By Ben Stich
So, I am one of those cheesy people that draw meaning from the original classic sci-fi Star Wars trilogy.
I know it is mostly over-simplified messages packaged with light sabers, cool characters, mystical forces, and huge spaceships. But what can I tell you? I love it.
Why am I telling you this? To set the stage for one of my favorite movie lines. A line that I think has profound relevance to marital conflict that I see time and again in mediation.
Star Wars & Conflict Resolution Strategies?
Remember in Return of the Jedi when Luke confronted Obi-Wan for lying to him about his father’s true identity? Luke was furious – even betrayed – by Obi-Wan’s omission.
Obi-Wan did not get defensive. He did not make excuses.
He simply, and wisely, told him, “Luke, you will find that many of the truths we cling to depend greatly on our own point of view.”
The truths we cling to depend greatly on our own point of view. Isn’t that so true? Especially when it comes to the difficulties we have resolving conflict with our spouse?
In other words, the storylines we play in our heads shape our interpretation of events and experiences. In a recent post I shared a story of a wife who made false assumptions about her husband due to her point of view. The truth she clung to made resolving conflict with her husband very difficult.
Obi-Wan is implying that if Luke had opened his eyes to view things from alternative perspectives – or perhaps embrace the force more fully – he may have figured out the truth about his father earlier.
Jedi Tricks Are Great Conflict Resolution Strategies
Resolving relationship conflicts are always easier when multiple points of view are taken in to consideration. It can be hard for sure (after all, Luke struggled and he was a Jedi in training!), but some strategies can be helpful:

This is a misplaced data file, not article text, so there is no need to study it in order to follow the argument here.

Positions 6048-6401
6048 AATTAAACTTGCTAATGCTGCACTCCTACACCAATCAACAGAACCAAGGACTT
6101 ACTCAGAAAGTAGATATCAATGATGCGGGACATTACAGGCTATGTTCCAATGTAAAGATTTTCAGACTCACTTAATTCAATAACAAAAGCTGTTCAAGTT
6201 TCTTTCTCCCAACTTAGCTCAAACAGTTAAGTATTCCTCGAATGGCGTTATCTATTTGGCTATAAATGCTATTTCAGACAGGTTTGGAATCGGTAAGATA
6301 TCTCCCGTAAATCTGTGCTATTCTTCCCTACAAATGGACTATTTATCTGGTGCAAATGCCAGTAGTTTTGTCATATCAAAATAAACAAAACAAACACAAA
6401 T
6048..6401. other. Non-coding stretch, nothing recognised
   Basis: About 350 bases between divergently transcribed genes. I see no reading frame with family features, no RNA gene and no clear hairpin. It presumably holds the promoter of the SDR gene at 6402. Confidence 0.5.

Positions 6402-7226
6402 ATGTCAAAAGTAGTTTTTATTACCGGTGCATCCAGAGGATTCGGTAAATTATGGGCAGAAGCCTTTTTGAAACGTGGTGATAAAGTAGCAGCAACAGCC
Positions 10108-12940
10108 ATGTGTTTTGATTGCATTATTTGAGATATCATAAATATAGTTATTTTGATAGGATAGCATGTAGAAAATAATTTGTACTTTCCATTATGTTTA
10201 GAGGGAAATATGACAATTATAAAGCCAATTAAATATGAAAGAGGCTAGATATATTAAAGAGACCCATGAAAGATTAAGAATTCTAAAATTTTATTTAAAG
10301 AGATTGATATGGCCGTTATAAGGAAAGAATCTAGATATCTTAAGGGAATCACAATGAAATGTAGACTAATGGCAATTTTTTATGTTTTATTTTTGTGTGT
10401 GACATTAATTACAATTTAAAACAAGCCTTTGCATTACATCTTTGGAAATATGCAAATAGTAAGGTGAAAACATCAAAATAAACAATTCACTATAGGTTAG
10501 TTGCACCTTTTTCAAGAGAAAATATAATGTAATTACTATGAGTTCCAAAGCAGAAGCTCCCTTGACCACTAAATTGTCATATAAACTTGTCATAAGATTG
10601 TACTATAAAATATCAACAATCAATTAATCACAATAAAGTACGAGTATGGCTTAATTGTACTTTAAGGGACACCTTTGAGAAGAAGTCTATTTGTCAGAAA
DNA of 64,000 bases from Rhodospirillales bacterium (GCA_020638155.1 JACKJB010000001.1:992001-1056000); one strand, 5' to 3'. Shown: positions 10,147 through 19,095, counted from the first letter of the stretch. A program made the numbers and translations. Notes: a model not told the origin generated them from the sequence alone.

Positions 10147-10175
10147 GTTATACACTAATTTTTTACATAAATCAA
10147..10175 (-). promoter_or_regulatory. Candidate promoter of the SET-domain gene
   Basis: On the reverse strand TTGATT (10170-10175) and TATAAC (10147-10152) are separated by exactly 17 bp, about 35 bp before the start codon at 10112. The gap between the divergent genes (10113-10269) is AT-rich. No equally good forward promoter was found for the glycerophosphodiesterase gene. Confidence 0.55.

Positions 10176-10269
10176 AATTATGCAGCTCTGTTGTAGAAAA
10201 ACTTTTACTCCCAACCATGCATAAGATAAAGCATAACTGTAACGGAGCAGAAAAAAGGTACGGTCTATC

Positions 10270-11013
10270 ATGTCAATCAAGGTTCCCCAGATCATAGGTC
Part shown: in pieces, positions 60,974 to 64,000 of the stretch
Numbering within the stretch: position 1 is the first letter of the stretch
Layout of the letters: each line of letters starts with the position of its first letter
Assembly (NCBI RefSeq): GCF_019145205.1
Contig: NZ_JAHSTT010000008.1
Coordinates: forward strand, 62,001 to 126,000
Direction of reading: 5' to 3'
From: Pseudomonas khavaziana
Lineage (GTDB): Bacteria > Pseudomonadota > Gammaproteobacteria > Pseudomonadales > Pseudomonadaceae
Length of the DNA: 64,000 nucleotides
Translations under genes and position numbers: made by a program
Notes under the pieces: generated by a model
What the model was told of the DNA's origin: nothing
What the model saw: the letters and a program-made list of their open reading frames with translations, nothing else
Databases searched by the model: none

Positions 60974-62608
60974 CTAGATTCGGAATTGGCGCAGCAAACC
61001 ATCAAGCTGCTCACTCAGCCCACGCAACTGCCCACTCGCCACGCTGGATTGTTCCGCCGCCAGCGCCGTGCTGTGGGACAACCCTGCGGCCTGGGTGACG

These strategies are easier said than done.
Padawan train for years to develop the skills needed to earn Jedi Master status. Luke was not able to lift his X-Wing from the swamp when he first tried. Likewise, learning each of these strategies requires practice, patience, and a commitment to improving your approach to conflict.
What other Jedi mind tricks can you suggest to keep an open mind to alternative points of view?
Ben Stich helps families resolve conflict through family mediation and divorce mediation in Massachusetts His services include mediation for parenting disputes, marriage problems, separation and divorce, parents and teenagers and family conflicts. Read more communication and conflict resolution tips on his blog at www.benstich.com Connect with Ben on Google+
The article was published on Good Men Project
The post Jedi Training for Resolving Relationship Conflicts appeared first on The Next Family.
Comments will be approved before showing up.
Originally published on The Seattle Lesbian
By Laura King
Life can get busy. With work, kids, family commitments, friends, chores, and the general chaos of everyday life, it can be near impossible at times to sit down for a cup of tea, let alone squeeze in an hour of exercise regularly. However, all things are possible if you set your mind to them. Those that prioritize their fitness nearly...
With the passage of marriage equality last year, laws have been quickly changing across the United States. LGBT couples with or without children weren’t just given the right of marriage, they were provided new protections and benefits within their families. All of a sudden, LGBT couples and families had to figure out how to file jointly when it came to taxes, how to add...
By Alex Temblador
I recently wrote an article for The Next Family called, “Family-Friendly Films That Feature Adoption and Foster Care,” that shared wonderful family films with adoption or foster care story lines. My reasoning behind doing so was because every family deserves a chance to see similar families like theirs represented in various forms of entertainment.
The same can be said of other...